I’ve always had an affinity for numbers, or to be more precise, arithmetic. I enjoy algebra and geometry too, and both have been indispensable to my painting practice.
At a crucial point in my studies, though, my interests led me away from math and the sciences as a whole. I regret that (along with eschewing deeper early commitments to languages and music), but sometimes it takes living a life to know what fields of knowledge will prove most valuable.
In any case, arithmetic (as in numbers and patterns) has always intrigued me and that passion was energized during the 2022 harvest. As each picking day unfolded, despite the repeated challenging night picks (for the grapes), or the copious hours with a fruit bin affixed to my thorax (while also birddogging my fellow olive harvesters and the attendant logistics), nothing focused me more than the remarkable numbers the harvest presented.
It helped that our growing season on the farm was spectacularly bountiful. Our vineyard had the second highest yield in its 19 year history; tonnage rarely fails to be a sweet concept to behold. More importantly, though, the weather afforded us the opportunity to parse precise zones within our vines through five harvest events, spread over 30 days. These optimal conditions did much to mark each lot with an extraordinary level of quality. Significantly Syrah is a much later maturing grape in our region. Our viticulturist/winemaker Greg Adams’ timely strategies (including strategic watering and a targeted fertilization to support and strengthen the vines and their foliar canopy) proved indispensable. They did much to limit the impact that early September’s devastating heat had on so many other vineyards throughout Sonoma County.
As a result, we and our grape purchasing clients were able to deeply plumb our winegrowing ambitions with 2022’s grapes. We assembled wines with ampler than ever Viognier components, and the numerous picking days afforded us markedly diverse blending components whose aromatic expressions, fruit texture, tannin and acidity created a remarkable vinous toolkit. This is the stuff of dreams for those who aspire to build vinous flavors from the ground up. In tasting the discrete 2022 lots of Singer Baker Lane Estate, I am thrilled to imagine the quality of the finished wines. The Viognier builds beautifully on the achievements of the 2021 harvest, echoing its precise acidity that folds into impressive fruit depth and length. The Syrah’s two main components (picked 23 days apart) provide two compelling facets of the vineyard: one with precisely etched dark fruit perfume, savory notes, and crisp acidity, the latter with sumptuous layers of fruit, warmer textures and length.
Just hours after our last grapes came off the vines, our attention fully shifted to olives.
The Singer Baker Lane Occidental blend oil (drawn from several organically farmed orchards in the county) was slightly more bountiful than last year, and we again produced a wonderfully fruity, green-hued oil that will distinguish any dish. The big olive harvest story, though, was with our 330 Estate trees, and for full context, that requires a bit of retrospection, and, yes, arithmetic.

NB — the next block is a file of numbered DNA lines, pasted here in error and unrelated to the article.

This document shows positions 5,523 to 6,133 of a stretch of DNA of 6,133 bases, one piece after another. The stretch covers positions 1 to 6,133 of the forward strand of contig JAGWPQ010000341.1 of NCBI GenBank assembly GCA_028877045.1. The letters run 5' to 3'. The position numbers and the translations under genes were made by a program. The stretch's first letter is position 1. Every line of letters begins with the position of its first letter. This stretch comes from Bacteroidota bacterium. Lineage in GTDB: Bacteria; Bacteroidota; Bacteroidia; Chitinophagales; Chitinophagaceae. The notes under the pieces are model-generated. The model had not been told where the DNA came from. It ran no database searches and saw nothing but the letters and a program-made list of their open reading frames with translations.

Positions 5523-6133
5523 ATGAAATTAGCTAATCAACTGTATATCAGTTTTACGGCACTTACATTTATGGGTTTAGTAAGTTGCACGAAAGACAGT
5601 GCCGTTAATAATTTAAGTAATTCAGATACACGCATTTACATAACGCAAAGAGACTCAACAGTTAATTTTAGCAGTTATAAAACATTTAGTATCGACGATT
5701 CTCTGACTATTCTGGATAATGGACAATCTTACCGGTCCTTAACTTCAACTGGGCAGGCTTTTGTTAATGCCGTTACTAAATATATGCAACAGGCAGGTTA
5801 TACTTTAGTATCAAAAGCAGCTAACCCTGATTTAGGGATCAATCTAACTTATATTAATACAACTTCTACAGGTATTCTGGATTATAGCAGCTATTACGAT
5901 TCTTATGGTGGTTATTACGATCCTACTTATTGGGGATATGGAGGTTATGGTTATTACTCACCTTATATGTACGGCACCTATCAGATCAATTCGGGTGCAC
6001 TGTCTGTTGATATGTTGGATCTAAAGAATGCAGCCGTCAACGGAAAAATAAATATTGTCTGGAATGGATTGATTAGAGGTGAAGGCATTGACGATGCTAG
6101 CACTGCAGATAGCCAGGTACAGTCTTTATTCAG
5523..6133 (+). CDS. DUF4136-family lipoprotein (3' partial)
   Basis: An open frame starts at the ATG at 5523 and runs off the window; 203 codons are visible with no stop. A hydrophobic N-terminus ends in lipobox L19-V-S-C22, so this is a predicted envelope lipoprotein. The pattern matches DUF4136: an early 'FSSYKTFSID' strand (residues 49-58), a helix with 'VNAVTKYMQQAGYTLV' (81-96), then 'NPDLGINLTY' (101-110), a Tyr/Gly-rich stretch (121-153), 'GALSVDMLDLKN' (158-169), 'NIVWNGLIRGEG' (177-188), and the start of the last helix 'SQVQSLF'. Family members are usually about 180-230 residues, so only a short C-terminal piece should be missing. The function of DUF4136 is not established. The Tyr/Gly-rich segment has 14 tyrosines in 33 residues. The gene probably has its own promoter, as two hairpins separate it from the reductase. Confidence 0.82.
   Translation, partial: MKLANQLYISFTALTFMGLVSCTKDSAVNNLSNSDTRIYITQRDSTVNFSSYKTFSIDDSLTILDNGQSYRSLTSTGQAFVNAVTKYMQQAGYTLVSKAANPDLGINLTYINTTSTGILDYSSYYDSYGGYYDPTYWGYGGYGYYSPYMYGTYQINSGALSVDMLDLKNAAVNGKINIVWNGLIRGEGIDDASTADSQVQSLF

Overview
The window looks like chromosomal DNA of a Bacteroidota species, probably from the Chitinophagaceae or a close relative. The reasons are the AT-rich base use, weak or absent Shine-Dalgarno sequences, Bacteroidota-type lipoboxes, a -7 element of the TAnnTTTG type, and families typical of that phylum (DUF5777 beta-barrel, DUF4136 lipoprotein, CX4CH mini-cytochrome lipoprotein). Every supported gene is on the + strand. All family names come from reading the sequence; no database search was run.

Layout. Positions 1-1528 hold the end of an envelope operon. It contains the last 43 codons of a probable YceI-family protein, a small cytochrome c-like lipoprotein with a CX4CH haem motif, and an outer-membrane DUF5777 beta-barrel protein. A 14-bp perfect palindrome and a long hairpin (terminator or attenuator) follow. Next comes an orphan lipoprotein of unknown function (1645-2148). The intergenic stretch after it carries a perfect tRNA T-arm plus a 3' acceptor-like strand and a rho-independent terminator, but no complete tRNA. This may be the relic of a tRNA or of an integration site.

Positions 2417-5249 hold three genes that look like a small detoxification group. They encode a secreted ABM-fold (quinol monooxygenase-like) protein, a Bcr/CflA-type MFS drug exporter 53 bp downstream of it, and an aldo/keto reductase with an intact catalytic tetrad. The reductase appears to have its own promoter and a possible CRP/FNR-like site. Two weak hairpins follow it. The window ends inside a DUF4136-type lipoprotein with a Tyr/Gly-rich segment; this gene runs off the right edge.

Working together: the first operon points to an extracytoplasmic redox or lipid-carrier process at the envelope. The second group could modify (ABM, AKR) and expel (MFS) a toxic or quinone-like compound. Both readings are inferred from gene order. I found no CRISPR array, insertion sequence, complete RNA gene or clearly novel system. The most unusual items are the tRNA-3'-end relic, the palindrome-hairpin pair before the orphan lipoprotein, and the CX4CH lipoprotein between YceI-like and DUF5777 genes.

There’s no way to not regard last year’s Estate Tuscan harvest as a crop failure. Its 120 pounds of fruit didn’t warrant crushing alone and was simply added to that season’s Occidental Blend. In past seasons we have pulled nearly a ton of olives from our home trees. This year’s 4.4 tons by any measure was an eye-popping outcome that took dozens of pickers 7 days to complete. This included the efforts of our farm crews and a multitude of friends and family participants. As I scrambled around the orchard, arithmetic kept me quite occupied. The harvest was almost a 400% increase over any previous year, and a 7000% increase over the 2021 ! As another arithmetic thought experiment, I was amused to calculate that we had hand picked 2,900,000 olives. This piece of data was exactly what I needed to answer the oft-posed question, “How many olives does it take to produce a bottle of oil ? “ (about 3,500, or 11 pounds !)
Amongst the delights of olive oil (in particular in comparison to our wine production) is the immediacy of the journey from tree to oil, which is typically a matter of 2 to 3 hours. Numbers aside, I’m delighted to report that we produced brilliant oil. Our Tuscan dreams (of achieving a jade green oil that evinces delicious aromas and enticing flavors of mown grass, apples, and artichokes) have never been more fully realized. While our yields are still relatively modest, it’s thrilling to revel with such a farming turn vel of quality. Significantly Syrah is a much later maturing grape in our region. Our viticulturist/winemaker Greg Adams’ timely strategies (including strategic watering and a targeted fertilization to support and strengthen the vines and their foliar canopy) proved indispensable. They did much to limit the impact that early September’s devastating heat had on so many other vineyards throughout Sonoma County.